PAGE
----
Alvine Kamaha, assistant professor of physics at the University of California, Los Angeles, won the 2024 Edward A. Bouchet Award from the American Physical Society for her leadership and accomplishments in the experimental search for dark matter in the universe and advancement of underrepresented minority scientists. Her research on radioactive contaminant control programs and calibration techniques to improve the sensitivity of dark matter detectors are geared to discover the so-called missing matter of the universe.
Dr. Kamaha joined the UCLA faculty in 2021. Earlier, she was a postdoctoral research associate at the University at Albany of the State University of New York System.
“Most of all, I want to share my love for physics and demystify it.,” Dr. Kamaha said. “I have used my time to train students informally and formally on key skills they need to become the scientists of tomorrow. I want them to know it doesn’t matter what category they fit in — I want them to know that they can do science and excel at it.”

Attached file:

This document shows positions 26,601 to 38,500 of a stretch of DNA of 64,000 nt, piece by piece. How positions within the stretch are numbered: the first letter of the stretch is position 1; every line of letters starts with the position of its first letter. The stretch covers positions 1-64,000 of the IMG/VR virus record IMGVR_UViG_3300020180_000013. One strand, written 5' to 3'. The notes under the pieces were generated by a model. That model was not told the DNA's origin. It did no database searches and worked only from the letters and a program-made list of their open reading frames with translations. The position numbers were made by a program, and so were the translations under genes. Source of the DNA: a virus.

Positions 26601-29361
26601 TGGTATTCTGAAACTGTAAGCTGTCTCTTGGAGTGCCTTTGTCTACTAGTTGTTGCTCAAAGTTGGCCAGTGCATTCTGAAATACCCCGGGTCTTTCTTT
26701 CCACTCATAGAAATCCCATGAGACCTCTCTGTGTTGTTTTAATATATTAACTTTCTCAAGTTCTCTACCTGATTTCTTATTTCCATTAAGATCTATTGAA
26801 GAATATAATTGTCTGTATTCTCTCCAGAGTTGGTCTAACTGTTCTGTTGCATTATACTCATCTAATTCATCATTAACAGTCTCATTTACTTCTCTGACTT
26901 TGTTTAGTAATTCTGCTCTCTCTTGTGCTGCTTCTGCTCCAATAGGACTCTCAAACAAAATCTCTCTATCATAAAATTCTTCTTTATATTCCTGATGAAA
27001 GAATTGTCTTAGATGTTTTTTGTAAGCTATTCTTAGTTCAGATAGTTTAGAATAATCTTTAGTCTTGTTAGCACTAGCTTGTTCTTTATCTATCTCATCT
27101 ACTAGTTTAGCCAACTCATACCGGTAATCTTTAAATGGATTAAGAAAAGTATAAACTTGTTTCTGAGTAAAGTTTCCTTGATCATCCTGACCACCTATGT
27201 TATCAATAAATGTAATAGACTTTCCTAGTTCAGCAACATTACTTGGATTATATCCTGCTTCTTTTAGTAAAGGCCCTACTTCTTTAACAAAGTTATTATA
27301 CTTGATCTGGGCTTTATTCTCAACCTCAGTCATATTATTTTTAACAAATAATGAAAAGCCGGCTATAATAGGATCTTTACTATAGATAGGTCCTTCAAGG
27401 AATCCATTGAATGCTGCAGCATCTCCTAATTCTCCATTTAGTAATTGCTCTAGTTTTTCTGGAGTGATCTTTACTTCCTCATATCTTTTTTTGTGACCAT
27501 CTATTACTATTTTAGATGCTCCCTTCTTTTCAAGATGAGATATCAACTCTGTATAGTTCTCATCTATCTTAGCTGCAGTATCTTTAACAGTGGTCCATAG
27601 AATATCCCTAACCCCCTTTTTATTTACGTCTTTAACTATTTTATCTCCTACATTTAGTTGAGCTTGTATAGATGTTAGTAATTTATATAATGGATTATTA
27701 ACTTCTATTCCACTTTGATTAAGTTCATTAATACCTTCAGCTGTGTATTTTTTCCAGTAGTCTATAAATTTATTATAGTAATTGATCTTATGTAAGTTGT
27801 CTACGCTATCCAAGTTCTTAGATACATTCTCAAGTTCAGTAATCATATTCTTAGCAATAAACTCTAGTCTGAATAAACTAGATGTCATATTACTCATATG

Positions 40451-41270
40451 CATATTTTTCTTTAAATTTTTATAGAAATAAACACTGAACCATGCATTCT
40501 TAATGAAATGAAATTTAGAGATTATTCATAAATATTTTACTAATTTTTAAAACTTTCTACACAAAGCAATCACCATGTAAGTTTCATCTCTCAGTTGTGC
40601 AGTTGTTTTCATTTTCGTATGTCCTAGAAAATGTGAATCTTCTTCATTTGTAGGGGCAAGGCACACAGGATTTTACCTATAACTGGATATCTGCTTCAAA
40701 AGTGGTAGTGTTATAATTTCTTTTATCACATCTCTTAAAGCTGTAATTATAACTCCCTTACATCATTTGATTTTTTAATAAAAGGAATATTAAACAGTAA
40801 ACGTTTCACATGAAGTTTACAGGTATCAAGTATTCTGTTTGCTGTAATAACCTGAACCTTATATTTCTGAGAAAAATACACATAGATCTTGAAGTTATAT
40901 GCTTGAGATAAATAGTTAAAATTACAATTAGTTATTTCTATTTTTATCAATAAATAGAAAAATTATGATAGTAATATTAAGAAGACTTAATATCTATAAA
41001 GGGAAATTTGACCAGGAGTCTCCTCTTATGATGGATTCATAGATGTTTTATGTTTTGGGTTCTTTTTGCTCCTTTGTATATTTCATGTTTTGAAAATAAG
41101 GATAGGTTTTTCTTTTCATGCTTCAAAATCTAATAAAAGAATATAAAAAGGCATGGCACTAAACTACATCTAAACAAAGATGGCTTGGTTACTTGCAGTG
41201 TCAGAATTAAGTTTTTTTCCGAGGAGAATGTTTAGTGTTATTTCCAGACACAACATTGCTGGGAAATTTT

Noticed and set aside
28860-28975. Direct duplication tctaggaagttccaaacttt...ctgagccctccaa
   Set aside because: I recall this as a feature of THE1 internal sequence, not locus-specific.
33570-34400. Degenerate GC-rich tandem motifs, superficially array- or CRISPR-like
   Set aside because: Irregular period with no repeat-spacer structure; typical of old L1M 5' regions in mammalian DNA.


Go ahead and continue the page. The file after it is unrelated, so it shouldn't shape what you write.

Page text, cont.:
Dr. Kamaha holds a bachelor’s degree in physics and a master’s degree in theoretical elementary particle physics from the University of Douala in Cameroon. She earned a second master’s degree in theoretical high energy physics from the Abdus Salam International Center for Theoretical Physics in Trieste, Italy, and a Ph.D. in experimental particle astrophysics from Queens University in Kingston, Ontario.